Measuring Height in Recumbent Critical Care Patients


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Abstract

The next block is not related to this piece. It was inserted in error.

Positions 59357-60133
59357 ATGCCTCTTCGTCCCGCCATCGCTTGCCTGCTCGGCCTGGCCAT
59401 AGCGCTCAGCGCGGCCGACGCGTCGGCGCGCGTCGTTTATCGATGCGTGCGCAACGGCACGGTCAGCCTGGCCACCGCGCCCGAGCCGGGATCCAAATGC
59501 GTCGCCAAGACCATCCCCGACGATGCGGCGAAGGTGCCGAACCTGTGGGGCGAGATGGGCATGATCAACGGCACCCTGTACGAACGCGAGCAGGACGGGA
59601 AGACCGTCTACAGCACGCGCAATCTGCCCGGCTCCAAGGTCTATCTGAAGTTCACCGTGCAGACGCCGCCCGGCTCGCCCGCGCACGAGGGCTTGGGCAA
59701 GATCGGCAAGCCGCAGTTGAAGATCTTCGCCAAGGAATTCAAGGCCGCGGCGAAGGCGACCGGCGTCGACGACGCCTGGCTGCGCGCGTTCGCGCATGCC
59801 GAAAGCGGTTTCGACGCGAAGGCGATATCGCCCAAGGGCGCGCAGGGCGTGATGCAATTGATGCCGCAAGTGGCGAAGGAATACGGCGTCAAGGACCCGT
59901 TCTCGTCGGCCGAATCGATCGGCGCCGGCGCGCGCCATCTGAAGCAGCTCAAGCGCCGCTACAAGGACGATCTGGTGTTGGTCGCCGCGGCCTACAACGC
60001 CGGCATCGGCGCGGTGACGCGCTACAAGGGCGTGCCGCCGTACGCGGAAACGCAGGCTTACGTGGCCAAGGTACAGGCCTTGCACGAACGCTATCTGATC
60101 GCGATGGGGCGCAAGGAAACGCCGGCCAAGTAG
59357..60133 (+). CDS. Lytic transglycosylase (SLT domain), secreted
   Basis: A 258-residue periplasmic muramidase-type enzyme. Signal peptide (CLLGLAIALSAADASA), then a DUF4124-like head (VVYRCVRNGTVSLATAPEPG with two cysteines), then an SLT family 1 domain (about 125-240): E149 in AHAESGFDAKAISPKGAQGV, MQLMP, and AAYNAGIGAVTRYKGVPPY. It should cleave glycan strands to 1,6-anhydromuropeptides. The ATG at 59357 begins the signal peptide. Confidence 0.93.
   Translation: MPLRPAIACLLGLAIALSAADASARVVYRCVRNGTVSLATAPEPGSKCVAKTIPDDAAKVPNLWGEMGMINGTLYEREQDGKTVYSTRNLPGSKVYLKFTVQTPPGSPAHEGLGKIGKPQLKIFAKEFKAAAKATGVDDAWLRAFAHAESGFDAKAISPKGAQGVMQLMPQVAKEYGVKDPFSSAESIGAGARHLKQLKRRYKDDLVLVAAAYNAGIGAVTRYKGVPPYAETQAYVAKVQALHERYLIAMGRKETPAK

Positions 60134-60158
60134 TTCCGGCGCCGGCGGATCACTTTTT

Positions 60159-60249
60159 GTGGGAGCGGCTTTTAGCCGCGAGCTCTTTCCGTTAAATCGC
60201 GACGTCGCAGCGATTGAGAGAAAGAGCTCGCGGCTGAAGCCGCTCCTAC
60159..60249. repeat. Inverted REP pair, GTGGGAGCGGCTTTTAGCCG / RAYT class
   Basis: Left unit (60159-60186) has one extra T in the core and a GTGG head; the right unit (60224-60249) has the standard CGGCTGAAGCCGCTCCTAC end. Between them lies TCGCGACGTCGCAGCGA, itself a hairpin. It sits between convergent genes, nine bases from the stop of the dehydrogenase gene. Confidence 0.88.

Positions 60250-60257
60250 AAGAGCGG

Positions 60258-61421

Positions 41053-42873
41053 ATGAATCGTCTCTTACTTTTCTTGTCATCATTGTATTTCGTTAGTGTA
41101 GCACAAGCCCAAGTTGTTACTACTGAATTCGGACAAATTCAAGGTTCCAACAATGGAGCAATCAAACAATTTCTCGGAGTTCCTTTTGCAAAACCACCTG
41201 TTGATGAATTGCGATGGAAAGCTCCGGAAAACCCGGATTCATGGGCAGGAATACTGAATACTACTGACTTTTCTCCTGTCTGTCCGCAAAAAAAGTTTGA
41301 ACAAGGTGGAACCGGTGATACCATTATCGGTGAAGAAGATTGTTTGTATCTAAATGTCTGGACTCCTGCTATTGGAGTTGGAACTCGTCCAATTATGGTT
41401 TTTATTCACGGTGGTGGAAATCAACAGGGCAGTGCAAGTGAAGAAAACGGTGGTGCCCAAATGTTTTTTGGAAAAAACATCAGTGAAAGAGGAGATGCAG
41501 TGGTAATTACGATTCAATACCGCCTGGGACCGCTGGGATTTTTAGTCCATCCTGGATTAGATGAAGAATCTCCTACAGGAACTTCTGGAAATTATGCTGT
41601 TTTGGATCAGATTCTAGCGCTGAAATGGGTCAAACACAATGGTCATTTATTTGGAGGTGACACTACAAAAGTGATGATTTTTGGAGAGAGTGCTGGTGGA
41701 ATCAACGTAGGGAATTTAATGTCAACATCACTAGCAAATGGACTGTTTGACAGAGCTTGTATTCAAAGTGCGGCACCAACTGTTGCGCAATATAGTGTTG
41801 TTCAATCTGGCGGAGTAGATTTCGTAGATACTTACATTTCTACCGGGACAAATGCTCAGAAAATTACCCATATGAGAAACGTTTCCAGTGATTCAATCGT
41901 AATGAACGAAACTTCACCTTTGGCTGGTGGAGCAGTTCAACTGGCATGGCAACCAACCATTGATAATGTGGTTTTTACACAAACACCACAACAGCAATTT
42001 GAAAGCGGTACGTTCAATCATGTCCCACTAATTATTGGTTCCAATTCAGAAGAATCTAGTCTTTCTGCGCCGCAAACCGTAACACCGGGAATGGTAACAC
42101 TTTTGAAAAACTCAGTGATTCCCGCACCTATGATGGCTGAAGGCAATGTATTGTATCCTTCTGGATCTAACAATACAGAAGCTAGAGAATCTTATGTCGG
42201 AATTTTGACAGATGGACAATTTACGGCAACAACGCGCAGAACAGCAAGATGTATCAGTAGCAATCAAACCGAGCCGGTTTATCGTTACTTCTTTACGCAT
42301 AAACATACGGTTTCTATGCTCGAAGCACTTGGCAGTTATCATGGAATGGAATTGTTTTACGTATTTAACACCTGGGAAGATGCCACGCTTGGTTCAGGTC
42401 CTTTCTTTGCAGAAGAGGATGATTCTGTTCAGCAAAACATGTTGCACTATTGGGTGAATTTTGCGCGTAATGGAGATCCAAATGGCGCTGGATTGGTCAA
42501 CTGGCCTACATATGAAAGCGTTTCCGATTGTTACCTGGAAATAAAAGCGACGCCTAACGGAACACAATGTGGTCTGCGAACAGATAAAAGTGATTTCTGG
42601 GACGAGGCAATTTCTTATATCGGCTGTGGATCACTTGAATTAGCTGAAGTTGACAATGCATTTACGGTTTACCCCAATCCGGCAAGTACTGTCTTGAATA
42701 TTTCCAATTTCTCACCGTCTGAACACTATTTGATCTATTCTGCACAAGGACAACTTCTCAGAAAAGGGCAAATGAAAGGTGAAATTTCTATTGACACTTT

BackgroundEstimates of the height of patients in the intensive care unit are required to adhere to clinical guidelines for drug dosages, ventilatory support, and nutrition. The gold standard of standing height cannot be used because these patients are often unconscious and recumbent. The ability of physiotherapists or dietitians to measure height in unconscious, recumbent patients has not been evaluated.ObjectivesTo compare the accuracy of physicians, physiotherapists, and dietitians in estimating the height of recumbent critical care patients by using existing practice methods.MethodsA total of 35 patients were recruited from the cardiothoracic preadmission clinic, where standing height is routinely measured by a physiotherapist. After surgery, in the intensive care unit, 1 physician, 2 physiotherapists, and 2 dietitians measured each recumbent patient's height. Three methods were used: observation, whole-body measurement, and height estimated by using length of the forearm and the British Association for Parenteral and Enteral Nutrition normative chart. Difference from standing height was measured from zero and was compared across professions and methods, with zero indicating no difference.ResultsOverall, 17 physicians, 4 dietitians, and 9 physiotherapists consented to measure patients. After adjustments for method, measurements by physiotherapists did not differ significantly from the gold standard (P = .59), whereas those of physicians (P = .02) and dietitians (P < .001) did.ConclusionsPhysiotherapists' measurements of supine height of recumbent critical care patients, obtained by using a nonrigid measuring tape, are more accurate than measurements obtained by physicians and dietitians.

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